Lucienne Boyer

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Lucienne Boyer (1945).jpg

Lucienne Boyer (18 August 1903 – 6 December 1983) was a French diseuse [1] and singer, best known for her song "Parlez-moi d'amour". Her impresario was Bruno Coquatrix.

Early career[edit]

She was born as Émilienne-Henriette Boyer in the Montparnasse Quarter of Paris, France. Her melodious voice gave her the chance, while working as a part-time model, to sing in the cabarets of Montparnasse. An office position at a prominent Parisian theater opened the door for her and within a few years she was cast as Lucienne Boyer, singing in the major Parisian music halls.

Popular success[edit]

In 1927, Boyer sang at a concert by the great star Félix Mayol where she was seen by the American impresario Lee Shubert who immediately offered her a contract to come to Broadway. Boyer spent nine months in New York City, returning to perform there and to South America numerous times throughout the 1930s. By 1933 she had made a large number of recordings for Columbia Records of France including her signature song, " Parlez-moi d'amour". Written by Jean Lenoir, the song won the first-ever Grand Prix du Disque of the Charles Cros Academy.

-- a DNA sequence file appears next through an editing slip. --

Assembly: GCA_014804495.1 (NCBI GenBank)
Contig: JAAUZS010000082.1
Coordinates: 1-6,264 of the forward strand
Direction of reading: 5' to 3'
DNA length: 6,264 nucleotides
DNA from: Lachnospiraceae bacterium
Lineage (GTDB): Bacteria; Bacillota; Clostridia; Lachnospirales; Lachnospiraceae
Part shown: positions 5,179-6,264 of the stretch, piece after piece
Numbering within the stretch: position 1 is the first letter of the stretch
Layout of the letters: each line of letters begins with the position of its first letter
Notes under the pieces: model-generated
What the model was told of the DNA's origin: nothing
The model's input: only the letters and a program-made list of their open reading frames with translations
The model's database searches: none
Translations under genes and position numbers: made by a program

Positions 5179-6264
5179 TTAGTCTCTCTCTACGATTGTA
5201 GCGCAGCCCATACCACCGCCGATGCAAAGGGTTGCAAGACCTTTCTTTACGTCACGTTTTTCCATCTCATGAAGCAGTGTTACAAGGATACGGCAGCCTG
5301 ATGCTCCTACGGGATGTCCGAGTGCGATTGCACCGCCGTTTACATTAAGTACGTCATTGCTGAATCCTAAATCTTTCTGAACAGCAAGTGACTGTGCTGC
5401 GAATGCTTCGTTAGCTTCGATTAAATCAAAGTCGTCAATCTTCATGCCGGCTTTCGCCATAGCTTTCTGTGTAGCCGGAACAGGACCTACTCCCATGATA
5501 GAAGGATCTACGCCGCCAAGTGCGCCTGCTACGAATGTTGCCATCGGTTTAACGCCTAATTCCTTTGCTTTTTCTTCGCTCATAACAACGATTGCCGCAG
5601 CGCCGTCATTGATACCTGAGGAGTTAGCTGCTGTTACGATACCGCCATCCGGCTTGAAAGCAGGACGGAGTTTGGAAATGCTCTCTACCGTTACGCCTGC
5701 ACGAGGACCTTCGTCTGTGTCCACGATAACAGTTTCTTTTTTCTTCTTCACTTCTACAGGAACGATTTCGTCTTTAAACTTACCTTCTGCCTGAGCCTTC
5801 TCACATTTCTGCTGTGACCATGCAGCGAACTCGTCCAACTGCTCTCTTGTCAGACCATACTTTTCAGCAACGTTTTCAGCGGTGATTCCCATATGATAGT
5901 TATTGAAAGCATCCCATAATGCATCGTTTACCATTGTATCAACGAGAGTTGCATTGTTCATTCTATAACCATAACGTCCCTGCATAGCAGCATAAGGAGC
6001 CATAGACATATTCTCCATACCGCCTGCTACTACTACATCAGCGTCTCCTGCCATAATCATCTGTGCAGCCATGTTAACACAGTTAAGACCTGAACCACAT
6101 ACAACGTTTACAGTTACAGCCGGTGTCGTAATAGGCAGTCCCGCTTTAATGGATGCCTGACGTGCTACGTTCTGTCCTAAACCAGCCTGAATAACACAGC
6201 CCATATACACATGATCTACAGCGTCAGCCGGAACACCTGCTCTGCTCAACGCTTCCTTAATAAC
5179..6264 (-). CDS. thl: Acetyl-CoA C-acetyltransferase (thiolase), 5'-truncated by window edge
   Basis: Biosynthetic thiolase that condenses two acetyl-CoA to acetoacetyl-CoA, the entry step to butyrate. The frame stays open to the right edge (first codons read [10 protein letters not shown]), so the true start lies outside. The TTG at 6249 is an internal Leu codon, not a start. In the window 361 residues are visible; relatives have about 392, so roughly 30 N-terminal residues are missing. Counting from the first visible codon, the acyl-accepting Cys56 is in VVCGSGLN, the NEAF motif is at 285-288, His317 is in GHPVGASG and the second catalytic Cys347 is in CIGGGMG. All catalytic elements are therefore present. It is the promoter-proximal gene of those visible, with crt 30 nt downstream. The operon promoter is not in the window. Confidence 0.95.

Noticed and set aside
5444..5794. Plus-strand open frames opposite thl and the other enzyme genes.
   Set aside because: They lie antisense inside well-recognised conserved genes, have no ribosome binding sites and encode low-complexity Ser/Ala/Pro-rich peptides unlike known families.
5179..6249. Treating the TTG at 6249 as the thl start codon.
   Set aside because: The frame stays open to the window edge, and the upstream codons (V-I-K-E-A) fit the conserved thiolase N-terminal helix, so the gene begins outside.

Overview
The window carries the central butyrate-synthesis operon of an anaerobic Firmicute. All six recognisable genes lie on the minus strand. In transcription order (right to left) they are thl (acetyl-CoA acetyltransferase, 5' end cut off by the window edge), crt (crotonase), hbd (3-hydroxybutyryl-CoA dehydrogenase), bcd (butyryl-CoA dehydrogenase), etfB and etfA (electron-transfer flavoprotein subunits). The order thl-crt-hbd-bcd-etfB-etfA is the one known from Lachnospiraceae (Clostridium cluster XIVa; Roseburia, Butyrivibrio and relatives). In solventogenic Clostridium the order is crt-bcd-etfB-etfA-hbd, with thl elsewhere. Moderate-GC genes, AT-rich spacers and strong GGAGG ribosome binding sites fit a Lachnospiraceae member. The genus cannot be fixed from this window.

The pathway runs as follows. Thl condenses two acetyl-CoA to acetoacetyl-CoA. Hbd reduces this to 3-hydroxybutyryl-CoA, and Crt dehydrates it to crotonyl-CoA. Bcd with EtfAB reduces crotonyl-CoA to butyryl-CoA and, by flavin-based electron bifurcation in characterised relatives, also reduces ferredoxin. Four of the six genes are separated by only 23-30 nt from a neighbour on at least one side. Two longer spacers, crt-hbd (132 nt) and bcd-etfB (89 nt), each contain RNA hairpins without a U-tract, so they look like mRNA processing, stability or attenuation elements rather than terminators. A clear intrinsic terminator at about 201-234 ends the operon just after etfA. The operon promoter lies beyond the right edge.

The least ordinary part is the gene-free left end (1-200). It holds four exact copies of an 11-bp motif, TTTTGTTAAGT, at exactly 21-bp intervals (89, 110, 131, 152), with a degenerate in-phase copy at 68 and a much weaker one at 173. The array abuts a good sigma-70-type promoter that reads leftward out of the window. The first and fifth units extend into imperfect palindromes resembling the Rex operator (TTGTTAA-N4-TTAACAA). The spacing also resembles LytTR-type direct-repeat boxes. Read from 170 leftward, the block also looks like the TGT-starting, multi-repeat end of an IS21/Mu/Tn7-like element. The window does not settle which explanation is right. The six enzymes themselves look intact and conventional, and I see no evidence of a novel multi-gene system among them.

Personal life[edit]

Boyer lost her soldier father in World War I and had to go to work in a munitions factory to help her family get by.

In 1939, she married the cabaret singer Jacques Pills of the very popular duo Pills et Tabet. Their daughter Jacqueline, born on 23 April 1941, followed in their footsteps, becoming a very successful singer who won the 1960 Eurovision Song Contest.

Throughout World War II, Boyer continued to perform in France, but for her Jewish husband,[citation needed] it was a very difficult time. Following the Allied Forces liberation of France, her cabaret career flourished and for another thirty years, she maintained a loyal following. At the age of 73, she sang with her daughter at the famous Paris Olympia and appeared on several French television shows.[citation needed]

Death[edit]

She died in Paris, and was interred in the Cimetière de Bagneux in Montrouge, near Paris.

References[edit]

  1. ^ Mansfield News Journal 9 Nov 1934 pg. 20

Adapted from the article Lucienne Boyer, from Wikinfo, licensed under the GNU Free Documentation License.

External links[edit]